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October is Domestic Violence Awareness Month

Special to the Enterprise

October 16, 2013

Every 15 seconds someone is a victim of domestic violence.


In 28 percent of all relationships, someone is a victim of domestic violence. It’s the kind of pain repeated and forgiven over and over. One in four women and about one in 10 men are raped or physically assaulted by their spouse, partner or dating partner in their lifetime. During Domestic Violence Awareness Month, it’s a good time to consider those around you who may live in fear.


“If local Domestic Violence Shelters did not exist,” said Tina Johnson, SAFE House Program Coordinator, “the consequences for victims would be dire. They could face homelessness, serious losses including loss of their children, actions taken in desperation, or continued abuse or death. The more members of our community who publicly support ending domestic violence, the greater reach we have to get in touch with victims and their families, and hopefully encourage abusers to get the help they need.”


In Tennessee alone, there are 85,000 victims each year. Join Kingsport’s SAFE House Domestic Violence Shelter during October and for just one day wear purple clothing or a ribbon for Domestic Violence Awareness Month to help end the cycle of violence. The FBI recently reported that Tennessee has the highest violent crime rate in the nation.


To join the campaign, contact SAFE House through 2-1-1 and sign up your school, organization, business, industry, community agency or service provider for the Go Purple Campaign. SAFE House will provide ribbons and a poster for your event. All they ask is a photo of participants to post on social media.


In addition to demonstrating support for advocates and victims, displaying purple ribbons all over a community expresses a strong message that there is no place for domestic violence in homes, neighborhoods, schools or workplaces.


For more than 30 years, SAFE House has offered a lifesaving support through its confidential emergency shelter, 24-hour crisis line, transportation services, counseling, support, court advocacy, and education to domestic violence victims and their dependent children.


SAFE House services prepare victims and their children to live independent and violence free lives including individualized case planning and referral to community resources and follow-up support once a family is no longer in the shelter. In fiscal year 2012-13, Frontier Health’s SAFE House had 136 new clients and served more than 12,400 victims of domestic violence since opening.


SAFE House’s vision is to convey the message that together, we can end the cycle of violence by preventing it BEFORE it starts and interrupting the cycle BEFORE it’s too late.


POTENTIAL DOMESTIC


VIOLENCE OVERVIEW


Is this abuse? The person you date checks your cell phone or email without permission. They constantly put you down, are extremely jealous or insecure or have an explosive temper. They isolate you from family or friends, make false accusations or physically hurt you in any way. They’re possessive or tell you what to do. These destructive behaviors are signs of an unhealthy relationship and domestic violence.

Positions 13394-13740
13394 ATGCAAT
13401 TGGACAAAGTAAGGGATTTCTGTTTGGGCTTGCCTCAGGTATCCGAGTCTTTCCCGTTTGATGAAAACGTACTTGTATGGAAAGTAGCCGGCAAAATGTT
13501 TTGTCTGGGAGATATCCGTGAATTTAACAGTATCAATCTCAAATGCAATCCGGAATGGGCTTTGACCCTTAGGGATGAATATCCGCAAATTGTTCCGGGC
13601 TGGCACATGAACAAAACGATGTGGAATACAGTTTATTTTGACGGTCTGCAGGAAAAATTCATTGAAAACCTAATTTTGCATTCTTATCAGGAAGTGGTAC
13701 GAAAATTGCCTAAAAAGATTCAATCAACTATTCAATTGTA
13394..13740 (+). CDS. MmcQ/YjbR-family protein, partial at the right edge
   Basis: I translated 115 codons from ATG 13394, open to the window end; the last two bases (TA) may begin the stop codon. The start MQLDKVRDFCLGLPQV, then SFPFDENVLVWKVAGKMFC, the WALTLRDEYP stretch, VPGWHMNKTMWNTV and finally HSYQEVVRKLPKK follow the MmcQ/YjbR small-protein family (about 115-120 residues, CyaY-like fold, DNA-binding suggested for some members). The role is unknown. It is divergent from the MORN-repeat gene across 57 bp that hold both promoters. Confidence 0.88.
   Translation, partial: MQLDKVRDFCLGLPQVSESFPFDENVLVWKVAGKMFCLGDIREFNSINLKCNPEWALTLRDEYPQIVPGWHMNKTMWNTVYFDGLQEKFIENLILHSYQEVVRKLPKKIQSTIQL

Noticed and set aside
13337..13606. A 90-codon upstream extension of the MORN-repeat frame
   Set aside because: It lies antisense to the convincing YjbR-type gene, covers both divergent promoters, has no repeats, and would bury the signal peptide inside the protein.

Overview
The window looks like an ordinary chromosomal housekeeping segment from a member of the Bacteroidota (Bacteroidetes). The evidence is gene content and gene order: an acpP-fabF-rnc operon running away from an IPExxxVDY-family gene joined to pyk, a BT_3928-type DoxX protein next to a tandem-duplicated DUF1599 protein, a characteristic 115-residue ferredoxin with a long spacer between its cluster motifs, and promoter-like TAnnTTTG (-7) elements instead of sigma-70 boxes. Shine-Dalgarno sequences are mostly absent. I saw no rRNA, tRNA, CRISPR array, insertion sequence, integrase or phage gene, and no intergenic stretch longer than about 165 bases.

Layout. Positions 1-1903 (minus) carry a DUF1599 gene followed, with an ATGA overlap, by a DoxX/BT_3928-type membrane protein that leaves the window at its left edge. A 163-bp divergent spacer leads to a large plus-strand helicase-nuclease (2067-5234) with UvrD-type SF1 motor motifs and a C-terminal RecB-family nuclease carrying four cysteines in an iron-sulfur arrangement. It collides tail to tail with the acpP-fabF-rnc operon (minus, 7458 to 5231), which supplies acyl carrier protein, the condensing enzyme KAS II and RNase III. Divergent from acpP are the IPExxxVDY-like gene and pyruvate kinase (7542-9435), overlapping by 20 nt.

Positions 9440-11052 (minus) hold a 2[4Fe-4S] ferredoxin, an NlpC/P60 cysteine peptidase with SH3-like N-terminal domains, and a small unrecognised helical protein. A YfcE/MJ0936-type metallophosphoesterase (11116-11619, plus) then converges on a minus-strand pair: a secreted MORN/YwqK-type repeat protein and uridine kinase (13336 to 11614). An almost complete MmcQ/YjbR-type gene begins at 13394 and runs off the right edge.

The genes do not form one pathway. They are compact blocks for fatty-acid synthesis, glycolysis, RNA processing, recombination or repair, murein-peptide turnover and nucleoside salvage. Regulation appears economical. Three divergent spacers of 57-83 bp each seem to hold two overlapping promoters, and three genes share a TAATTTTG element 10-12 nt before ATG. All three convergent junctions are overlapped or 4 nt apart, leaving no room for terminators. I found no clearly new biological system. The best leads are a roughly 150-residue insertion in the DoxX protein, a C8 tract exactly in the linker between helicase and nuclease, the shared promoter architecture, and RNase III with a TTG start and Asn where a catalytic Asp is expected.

Batterers may appear as loving spouses and great providers. Friends and family are often shocked when they notice abusive behavior. Batterers begin with verbal abuse, chipping away at the victim’s self-esteem. They seem to control the speech, clothing or actions of those around them although they can be charming with likable personalities.


Batterers disguise criticism as “concern.” They’re jealous or possessive and critical of music, work, friends and family. They question how time is spent and explain jealousy as affection. Batterers may move to away to limit contact. They don’t accept responsibility for their actions and justify abusive behavior, extreme jealousy and conflicting personalities.


Violent behavior witnessed by a child is a seed that will grow. Boys who witness mothers abused are twice as likely to abuse. Daughters who witness violence may themselves date batterers. Women who abuse can pass on behavior to daughters


A precursor to abuse is stalking. When a relationship ends or someone is rejected; the rejected individual may initiate annoying, obscene or threatening calls or written notes. They may stake out where you work, live or other places. They may vandalize property, injure pets or the victim. Avoid contact with a stalker because you cannot know when they’ll become violent. Let family, friends and co-workers know when stalking begins.


Report the stalker to the police and follow their advice. Keep a journal or log of all stalking incidents. Keep letters, packages, e-mail messages, FAX’s, taped telephone messages and capture screen shots of all online posts or print them out reflecting the site posted, date and comment.


If you’re in danger, seek a secure, undisclosed shelter. Call 2-1-1 to find a Domestic Violence Shelter near you.


Frontier Health is a leading provider of community behavioral health, mental health, substance abuse, co-occurring, developmental disabilities, recovery and vocational rehabilitation services in Northeast Tennessee and Southwest Virginia.


Call 423-467-3600 in Tennessee and 276-423-8300 in Virginia, or visit www.frontierhealth.org.


Domestic violence is the leading cause of injury to women — more than car accidents, muggings, and rapes combined